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Re: Fw: [FREE_POWER] 10-29-02

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  • Phil Karn
    ... can t use a conventional refrigeration system and we can t use a conventional Heat engine. Now think about that. My reasoning says that you don t need to
    Message 1 of 2 , Oct 30, 2002
      > From: Boyd Cantrell

      > Think about your statement (or is it Phils?). It says that we
      can't use a conventional refrigeration system and we can't use a
      conventional Heat engine. Now think about that. My reasoning says
      that you don't need to through both out. To your way of thinking you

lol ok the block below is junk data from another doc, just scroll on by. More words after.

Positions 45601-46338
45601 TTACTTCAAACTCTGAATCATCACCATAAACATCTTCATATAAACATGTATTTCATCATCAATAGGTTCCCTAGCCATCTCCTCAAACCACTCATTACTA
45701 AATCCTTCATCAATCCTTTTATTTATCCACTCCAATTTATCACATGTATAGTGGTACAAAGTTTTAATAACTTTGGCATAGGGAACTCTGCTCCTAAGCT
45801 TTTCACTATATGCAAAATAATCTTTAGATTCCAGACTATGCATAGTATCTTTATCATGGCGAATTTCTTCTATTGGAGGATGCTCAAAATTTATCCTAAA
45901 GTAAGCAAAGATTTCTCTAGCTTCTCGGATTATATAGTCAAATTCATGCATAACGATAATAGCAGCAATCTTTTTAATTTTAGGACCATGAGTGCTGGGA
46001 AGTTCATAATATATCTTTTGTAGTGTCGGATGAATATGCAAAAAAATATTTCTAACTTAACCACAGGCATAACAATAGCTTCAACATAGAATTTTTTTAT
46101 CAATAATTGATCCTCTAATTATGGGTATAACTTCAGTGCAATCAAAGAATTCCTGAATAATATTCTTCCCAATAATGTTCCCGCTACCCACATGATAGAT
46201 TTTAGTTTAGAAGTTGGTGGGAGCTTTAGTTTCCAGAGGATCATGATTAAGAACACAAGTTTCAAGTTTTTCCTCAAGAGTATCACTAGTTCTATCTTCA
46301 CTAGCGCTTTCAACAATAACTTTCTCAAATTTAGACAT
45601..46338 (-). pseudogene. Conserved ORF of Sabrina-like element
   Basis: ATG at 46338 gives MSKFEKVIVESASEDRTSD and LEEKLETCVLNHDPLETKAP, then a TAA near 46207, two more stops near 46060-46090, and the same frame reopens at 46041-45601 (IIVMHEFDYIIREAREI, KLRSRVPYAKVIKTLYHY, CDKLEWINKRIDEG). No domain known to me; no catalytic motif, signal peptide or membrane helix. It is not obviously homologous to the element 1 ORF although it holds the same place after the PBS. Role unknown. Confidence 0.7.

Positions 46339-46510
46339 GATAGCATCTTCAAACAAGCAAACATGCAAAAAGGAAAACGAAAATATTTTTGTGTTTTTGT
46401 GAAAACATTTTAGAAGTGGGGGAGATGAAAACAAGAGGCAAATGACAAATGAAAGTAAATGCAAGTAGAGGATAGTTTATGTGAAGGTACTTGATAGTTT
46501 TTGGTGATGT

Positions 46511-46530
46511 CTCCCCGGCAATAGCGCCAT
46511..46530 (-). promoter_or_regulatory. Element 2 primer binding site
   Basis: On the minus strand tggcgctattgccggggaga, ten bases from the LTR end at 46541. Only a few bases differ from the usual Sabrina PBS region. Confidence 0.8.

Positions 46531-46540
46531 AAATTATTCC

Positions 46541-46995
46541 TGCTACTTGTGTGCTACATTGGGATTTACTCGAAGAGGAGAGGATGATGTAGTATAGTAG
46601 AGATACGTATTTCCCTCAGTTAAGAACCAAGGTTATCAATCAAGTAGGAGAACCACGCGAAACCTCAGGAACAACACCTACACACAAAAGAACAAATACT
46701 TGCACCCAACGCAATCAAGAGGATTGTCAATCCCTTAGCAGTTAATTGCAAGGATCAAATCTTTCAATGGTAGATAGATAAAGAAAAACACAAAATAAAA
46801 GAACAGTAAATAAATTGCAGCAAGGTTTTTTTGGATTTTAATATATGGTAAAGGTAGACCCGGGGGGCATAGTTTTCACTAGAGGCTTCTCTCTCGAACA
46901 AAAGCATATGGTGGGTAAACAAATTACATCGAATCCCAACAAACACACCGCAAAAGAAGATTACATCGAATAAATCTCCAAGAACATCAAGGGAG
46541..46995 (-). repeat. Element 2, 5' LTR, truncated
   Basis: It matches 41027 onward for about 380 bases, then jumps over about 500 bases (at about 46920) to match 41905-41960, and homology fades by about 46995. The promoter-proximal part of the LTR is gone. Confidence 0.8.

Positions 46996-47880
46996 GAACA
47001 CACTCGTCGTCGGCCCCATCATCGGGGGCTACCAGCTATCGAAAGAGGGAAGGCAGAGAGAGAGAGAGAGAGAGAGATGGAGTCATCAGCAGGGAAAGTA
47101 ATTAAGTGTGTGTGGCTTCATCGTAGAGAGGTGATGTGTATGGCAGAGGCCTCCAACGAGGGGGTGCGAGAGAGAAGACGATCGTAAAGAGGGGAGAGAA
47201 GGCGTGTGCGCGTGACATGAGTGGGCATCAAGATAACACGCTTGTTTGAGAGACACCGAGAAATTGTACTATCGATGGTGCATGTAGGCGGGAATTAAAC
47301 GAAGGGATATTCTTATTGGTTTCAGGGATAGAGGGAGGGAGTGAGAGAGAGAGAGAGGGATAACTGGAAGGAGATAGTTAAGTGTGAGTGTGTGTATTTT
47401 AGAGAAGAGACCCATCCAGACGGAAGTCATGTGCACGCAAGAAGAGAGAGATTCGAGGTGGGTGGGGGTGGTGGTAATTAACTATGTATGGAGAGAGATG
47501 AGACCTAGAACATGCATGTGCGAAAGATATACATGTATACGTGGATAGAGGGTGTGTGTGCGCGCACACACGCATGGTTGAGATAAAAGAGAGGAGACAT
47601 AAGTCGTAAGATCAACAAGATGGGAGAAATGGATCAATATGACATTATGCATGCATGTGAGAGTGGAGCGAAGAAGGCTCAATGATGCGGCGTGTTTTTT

could use a conventional refrigeration system if you found a more
      efficient type of Heat engine. Or visa versa.

      The plain, simple fact is that even an *ideal* refrigerator connected
      to an *ideal* heat engine cannot convert ambient heat energy to useful
      work.

      By "ideal refrigerator" I mean one with the highest COP permitted by
      the specified input and output temperatures, and by "ideal heat
      engine" I mean one operating at the maximum possible efficiency
      dictated by the same pair of temperatures. Since one is the reciprocal
      of the other, their product is unity and no net energy is produced.

      Any real heat engine will operate at less than the theoretical
      efficiency, and any real refrigerator will have a COP less than the
      theoretical maximum, so their product will always be less than one. So
      no matter *how* clever you are in your designs, any real refrigerator
      connected to any real heat engine will not run without the application
      of external work, and this external work will be entirely wasted as
      heat.
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